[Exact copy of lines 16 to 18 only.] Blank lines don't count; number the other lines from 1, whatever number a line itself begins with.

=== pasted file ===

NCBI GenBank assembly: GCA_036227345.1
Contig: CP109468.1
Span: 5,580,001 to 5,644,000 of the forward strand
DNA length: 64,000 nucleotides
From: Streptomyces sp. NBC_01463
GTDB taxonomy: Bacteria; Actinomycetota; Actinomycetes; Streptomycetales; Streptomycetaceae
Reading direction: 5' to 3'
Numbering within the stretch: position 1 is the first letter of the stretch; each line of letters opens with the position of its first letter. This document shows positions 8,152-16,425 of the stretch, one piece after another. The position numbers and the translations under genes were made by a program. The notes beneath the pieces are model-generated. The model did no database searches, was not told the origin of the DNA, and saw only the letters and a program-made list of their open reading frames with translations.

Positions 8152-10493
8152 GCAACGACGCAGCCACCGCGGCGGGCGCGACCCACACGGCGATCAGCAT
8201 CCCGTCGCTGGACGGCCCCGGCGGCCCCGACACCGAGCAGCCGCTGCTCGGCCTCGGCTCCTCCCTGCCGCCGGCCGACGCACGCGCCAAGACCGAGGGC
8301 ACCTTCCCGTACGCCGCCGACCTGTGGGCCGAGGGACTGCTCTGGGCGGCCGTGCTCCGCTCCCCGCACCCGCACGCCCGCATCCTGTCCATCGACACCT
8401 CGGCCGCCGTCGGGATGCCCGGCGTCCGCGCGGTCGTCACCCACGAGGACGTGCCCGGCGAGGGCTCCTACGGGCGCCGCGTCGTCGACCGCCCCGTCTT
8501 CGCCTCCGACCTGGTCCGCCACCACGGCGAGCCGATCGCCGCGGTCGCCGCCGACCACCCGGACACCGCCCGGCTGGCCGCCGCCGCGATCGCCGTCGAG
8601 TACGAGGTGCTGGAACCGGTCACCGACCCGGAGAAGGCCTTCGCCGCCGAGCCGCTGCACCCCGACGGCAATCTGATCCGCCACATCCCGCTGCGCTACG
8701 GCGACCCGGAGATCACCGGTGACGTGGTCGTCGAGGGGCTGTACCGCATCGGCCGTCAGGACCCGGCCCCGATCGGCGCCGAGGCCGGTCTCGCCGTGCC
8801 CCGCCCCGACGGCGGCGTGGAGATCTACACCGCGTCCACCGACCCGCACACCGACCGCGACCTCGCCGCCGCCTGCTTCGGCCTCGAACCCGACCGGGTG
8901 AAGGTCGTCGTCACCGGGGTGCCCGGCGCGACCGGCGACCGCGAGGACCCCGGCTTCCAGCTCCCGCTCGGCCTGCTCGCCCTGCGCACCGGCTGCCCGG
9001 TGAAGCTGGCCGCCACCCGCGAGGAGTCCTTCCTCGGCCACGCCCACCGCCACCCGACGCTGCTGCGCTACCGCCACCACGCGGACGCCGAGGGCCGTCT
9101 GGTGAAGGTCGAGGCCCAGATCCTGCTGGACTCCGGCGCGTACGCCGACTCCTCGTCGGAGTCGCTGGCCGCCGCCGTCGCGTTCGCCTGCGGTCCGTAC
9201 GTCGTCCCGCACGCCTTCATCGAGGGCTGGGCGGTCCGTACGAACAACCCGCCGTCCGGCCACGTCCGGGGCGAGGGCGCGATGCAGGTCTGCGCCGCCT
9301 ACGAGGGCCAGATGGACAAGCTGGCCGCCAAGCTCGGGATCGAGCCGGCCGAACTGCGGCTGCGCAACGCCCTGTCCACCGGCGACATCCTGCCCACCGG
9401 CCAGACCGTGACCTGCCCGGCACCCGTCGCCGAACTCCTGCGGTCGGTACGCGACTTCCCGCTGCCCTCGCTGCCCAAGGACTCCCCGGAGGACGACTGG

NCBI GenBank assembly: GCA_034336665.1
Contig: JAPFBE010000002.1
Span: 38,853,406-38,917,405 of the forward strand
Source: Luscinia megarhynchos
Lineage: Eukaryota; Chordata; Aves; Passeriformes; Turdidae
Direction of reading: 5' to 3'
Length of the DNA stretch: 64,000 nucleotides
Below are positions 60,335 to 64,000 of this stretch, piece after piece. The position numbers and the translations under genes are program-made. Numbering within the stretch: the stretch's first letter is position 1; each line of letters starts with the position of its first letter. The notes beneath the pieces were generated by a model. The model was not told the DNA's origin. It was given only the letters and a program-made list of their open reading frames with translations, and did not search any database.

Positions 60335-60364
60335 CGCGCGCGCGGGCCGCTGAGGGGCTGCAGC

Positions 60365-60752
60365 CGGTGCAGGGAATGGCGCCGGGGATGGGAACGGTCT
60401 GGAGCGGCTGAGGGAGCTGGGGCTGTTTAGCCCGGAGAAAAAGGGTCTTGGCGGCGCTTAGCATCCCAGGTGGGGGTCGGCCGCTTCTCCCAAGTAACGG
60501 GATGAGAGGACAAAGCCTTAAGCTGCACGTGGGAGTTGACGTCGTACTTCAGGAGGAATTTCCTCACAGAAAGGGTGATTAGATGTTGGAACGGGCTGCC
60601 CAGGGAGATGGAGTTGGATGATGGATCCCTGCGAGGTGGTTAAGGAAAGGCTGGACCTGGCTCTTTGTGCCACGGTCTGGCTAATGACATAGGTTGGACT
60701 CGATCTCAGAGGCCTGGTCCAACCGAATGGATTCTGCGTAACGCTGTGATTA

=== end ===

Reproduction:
8701 GCGACCCGGAGATCACCGGTGACGTGGTCGTCGAGGGGCTGTACCGCATCGGCCGTCAGGACCCGGCCCCGATCGGCGCCGAGGCCGGTCTCGCCGTGCC
8801 CCGCCCCGACGGCGGCGTGGAGATCTACACCGCGTCCACCGACCCGCACACCGACCGCGACCTCGCCGCCGCCTGCTTCGGCCTCGAACCCGACCGGGTG
8901 AAGGTCGTCGTCACCGGGGTGCCCGGCGCGACCGGCGACCGCGAGGACCCCGGCTTCCAGCTCCCGCTCGGCCTGCTCGCCCTGCGCACCGGCTGCCCGG